I like to think that creativity – be it new ideas, fresh thinking or developing more options to solve a challenge – is a bit like baking a cake. You can change the recipe, use different ingredients and new combinations, but one thing is always true: the ingredients must exist. Ideas (like cakes) don’t come out of thin air. You can only form an idea based on the stimulus, knowledge and experience at your disposal. Mark Twain said there is no such thing as a new idea. He was right. There can only ever be fresh connections made between previously unconnected stimuli.
Basic ingredients alone don’t make us creative. Yes, people with lots of knowledge and experience are a fundamental must, yet if they are not able to form fresh connections from stimulus, their value is limited. The more we know about a subject or situation, the less our brain wants to naturally explore fresh options, particularly under pressure or when we need them most – that’s a challenge. Our brains naturally strive for efficiency, which can prevent the free-flow of fresh thinking when more than one answer or approach is possible or required. Famous psychologist Edward De Bono referred to this as ‘rivers of thinking’.
“A mentor is essentially a second pantry, full of fresh ingredients, which, when combined with your own, can unlock new and different thinking, ideas and options”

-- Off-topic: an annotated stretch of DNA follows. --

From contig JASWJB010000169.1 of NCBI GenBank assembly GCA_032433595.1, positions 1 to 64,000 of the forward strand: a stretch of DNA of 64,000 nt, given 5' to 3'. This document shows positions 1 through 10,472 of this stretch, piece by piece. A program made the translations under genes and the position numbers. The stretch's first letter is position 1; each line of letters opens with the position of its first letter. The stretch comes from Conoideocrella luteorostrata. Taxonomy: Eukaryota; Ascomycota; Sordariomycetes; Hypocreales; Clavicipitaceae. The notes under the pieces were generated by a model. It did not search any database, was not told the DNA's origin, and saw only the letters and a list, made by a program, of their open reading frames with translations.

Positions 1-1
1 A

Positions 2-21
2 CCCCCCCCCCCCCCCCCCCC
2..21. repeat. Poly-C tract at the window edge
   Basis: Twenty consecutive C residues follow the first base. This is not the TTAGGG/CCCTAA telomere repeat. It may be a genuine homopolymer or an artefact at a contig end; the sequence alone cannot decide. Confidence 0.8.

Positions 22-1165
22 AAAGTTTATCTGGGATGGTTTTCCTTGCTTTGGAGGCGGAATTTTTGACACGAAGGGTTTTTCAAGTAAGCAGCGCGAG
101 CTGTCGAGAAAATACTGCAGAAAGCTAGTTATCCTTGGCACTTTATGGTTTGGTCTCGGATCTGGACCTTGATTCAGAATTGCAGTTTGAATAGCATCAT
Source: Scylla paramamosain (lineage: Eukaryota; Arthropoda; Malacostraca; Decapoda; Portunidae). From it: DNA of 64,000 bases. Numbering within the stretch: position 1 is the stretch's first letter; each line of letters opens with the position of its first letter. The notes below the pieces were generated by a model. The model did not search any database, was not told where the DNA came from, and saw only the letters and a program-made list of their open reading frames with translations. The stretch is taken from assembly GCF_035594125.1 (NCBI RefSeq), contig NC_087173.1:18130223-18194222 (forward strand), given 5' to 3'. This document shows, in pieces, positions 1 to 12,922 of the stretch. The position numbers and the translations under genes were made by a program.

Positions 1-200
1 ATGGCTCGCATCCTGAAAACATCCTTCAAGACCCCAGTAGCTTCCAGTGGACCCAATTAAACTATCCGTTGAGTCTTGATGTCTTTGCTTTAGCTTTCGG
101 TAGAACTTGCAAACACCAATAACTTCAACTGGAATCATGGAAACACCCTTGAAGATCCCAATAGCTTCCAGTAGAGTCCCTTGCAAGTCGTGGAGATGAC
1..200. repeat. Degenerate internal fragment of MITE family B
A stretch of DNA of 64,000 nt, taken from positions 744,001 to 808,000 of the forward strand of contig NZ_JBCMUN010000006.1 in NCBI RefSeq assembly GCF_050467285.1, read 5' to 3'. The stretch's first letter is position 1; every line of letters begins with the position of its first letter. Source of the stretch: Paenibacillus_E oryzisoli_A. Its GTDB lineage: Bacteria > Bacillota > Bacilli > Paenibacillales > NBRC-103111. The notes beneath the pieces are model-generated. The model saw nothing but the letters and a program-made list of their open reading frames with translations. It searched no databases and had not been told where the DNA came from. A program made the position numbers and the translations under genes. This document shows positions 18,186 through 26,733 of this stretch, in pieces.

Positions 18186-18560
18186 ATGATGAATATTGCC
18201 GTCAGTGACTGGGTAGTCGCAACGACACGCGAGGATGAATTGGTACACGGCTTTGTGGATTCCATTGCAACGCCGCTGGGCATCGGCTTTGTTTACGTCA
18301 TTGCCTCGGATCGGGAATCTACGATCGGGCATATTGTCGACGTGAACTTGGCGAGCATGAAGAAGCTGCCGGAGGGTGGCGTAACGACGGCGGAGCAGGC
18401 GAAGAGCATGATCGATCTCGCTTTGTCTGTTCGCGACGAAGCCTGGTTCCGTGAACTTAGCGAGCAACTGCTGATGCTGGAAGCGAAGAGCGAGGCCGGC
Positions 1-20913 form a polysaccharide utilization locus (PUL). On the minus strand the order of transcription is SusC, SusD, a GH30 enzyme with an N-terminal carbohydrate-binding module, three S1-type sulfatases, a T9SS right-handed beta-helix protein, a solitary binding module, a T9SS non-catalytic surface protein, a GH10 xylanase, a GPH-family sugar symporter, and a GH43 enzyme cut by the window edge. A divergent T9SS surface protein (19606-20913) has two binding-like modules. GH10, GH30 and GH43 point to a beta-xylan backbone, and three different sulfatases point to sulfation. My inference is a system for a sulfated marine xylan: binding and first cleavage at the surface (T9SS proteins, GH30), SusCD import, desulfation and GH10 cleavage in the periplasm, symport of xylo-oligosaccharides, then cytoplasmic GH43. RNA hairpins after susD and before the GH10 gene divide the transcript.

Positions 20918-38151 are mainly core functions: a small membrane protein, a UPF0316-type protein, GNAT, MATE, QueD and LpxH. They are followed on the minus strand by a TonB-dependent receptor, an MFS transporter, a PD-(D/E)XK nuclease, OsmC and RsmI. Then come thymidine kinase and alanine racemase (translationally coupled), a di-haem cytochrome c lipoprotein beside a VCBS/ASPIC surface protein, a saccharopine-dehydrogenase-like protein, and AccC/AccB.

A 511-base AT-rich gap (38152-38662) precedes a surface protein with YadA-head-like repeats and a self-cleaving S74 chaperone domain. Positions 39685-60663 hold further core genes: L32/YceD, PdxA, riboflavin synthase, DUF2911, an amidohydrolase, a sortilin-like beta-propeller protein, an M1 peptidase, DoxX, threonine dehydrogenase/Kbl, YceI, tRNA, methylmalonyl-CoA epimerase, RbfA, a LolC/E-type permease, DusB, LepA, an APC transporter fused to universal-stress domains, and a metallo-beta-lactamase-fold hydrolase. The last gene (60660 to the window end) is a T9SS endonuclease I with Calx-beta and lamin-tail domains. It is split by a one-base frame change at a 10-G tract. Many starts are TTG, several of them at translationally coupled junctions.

This is why mentoring has real value for creativity. A mentor is essentially a second pantry, full of fresh ingredients, which, when combined with your own, can unlock new and different thinking, ideas and options. 60% of people believe they are most creative when alone. For me this is a misunderstanding of the mental process. Yes, it is often the clarity and calm of being on your own that helps us to make decisions, to summarise our thinking and choose which option to move forward with. But to arrive at that ‘what will I do?’ moment armed with lots of options to choose from, we need to embrace the often chaotic process of developing as many options as possible: the ‘what could I do?’ phase. And it is during this stage that two (or more) brains will always be better than one.
Used effectively, a mentor is one of the most powerful ways to fuel creativity. In fact, any opportunity to use the naive perspective of someone else around an issue you are facing is a mentoring moment. Two words in this sentence are vital though. The first is ‘naive’. Mentoring works best for creative thinking when the mentor isn’t drawn into the detail of the context around your issue. Even though they are a different person, too much information and the cake in their head starts to look the same as yours. This brings in the second vital word, ‘issue’. The key for the mentee is to focus on the core of the issue, not the specifics. The more you can free it of context the better. So rather than a stressful presentation you have coming up, maybe it’s simply a moment where courage is needed. This is why having mentors from different sectors, worlds and backgrounds, to you is so important.
When it comes to using mentoring for creativity, I try to follow two simple principles. As the mentee, get focused on the nub (or nubs) of the issue you are working on, then let your curiosity run wild around who might have a perspective on it different to yours. As the mentor, resist the temptation to dive into the detail of the situation and enjoy sharing your perspective without the pressure of having to solve it. Simply let your experience be stimulus for another lovely cake.